In the early 2000s, spatial planning in France shifted from a redistributive approach to the assistance of endogenous development, introducing a linked polycentricity (polycentrisme mailleDATAR 2002). This shift expressed itself in the field of metropolitan policies by a call for cooperation launched in 2004 (CIADT/DATAR 2003), which was organized in the form of a competition for metropolitan projects. The call introduced an experimental approach to territorial development with equal opportunities to participate, and built on bottom-up initiatives with little funding from the central state (Geppert 2006: 44 f.; Geppert 2009: 262). Fig. 1 shows a selection of city-regional partnerships in monocentric urban areas and polycentric networks between cities that resulted from the call. In 2010, two new legal instruments for inter-municipal cooperation (EPCI) were introduced: the métropole, which can be formed by urban areas with more than 400,000 inhabitants, and the pôle métropolitain, formed by preexisting inter-municipal entities. Currently, the law MAP-TAM (modernisation de l’action publique territoriale et d’affirmation des métropoles) and ongoing territorial reforms are expected to have further effects on metropolitan regions and their administrative status (Béhar/Estèbe 2014).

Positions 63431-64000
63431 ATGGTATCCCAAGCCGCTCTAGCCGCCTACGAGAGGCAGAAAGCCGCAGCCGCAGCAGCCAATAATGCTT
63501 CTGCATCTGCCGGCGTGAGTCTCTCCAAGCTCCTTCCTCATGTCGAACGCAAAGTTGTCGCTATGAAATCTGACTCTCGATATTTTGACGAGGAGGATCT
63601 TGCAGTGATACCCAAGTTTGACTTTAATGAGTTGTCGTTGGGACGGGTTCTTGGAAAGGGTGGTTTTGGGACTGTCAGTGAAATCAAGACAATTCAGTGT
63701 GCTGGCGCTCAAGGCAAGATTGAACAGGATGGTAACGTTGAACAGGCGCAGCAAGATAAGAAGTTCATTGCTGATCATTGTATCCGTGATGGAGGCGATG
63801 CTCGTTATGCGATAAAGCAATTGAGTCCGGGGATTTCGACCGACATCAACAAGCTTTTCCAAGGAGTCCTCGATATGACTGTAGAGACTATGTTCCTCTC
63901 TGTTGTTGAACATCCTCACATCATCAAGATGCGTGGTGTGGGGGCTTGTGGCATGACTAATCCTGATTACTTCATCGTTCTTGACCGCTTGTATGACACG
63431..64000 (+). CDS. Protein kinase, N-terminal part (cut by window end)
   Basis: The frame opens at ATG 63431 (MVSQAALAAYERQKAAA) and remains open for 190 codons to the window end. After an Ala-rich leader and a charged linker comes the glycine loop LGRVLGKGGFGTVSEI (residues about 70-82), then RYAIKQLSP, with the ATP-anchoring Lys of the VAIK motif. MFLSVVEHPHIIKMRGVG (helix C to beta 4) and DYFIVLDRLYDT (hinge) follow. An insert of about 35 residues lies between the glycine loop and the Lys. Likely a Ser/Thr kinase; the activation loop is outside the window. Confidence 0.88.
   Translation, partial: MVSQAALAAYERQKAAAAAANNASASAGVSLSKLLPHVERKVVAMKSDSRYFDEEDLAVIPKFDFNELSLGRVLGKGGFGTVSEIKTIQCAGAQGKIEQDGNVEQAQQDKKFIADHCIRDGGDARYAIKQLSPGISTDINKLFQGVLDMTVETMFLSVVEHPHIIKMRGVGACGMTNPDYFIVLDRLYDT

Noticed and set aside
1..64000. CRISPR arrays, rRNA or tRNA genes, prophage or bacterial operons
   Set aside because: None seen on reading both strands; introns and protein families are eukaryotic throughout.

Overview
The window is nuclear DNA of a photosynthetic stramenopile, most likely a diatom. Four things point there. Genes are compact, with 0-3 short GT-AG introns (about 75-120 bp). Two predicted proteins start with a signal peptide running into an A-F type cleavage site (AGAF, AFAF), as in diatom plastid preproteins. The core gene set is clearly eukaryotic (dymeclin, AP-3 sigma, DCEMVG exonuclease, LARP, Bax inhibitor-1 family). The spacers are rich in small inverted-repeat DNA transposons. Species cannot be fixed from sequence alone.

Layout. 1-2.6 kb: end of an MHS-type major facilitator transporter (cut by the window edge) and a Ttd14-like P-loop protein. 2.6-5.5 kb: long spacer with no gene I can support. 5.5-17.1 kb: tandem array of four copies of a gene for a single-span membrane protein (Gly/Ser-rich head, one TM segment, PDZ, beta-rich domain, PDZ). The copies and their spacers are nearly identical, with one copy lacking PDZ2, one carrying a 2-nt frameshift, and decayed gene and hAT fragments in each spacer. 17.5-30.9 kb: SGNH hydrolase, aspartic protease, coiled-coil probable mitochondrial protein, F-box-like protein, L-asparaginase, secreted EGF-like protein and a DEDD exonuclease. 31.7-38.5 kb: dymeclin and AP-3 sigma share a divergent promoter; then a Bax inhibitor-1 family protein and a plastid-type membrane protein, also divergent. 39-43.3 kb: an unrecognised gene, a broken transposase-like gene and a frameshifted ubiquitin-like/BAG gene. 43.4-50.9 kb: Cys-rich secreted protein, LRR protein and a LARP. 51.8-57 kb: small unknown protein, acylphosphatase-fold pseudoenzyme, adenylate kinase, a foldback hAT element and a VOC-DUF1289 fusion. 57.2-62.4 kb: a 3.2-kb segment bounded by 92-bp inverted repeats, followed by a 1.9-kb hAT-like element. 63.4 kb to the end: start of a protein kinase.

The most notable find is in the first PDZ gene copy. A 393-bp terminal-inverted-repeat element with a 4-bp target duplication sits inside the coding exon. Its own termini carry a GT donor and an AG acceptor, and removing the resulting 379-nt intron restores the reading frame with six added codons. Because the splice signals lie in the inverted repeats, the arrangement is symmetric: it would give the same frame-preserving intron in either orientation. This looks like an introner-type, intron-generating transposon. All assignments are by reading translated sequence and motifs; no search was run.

The policy discourse in France developed around three conceptualizations of metropolitan regions: first, as a statistical concept, second, as an administrative territory and, third, as a functional entity. First, a statistical concept defining zones of industrial and urban population (Zone de Peuplement Industriel et Urbain, ZPIU) was replaced by urban zones (Aire Urbaine), consisting of the urban centre and surrounding municipalities with more than 40% of the population working in the urban centre. And yet, the French concept of agglomération métropolitaine is mainly used as an administrative term (Lefèvre 2000: 296). This secondary understanding as an instrument for inter-municipal cooperation (EPCI) developed according to the legal definitions proposed in the respective reform laws. The third concept of metropolitan regions referred to broader understandings of spatial development, which in the 2000s emphasized the economic role of cities. Table 1 displays the change in policy discourse from a redistributive understanding of métropoles d’équilibre to a positive framing of metropolitan regions as economic islands in a globalized economy (Lacour/Delamarre/Thouin 2008: 84).
Changing terminology and concepts referring to metropolitan regions in France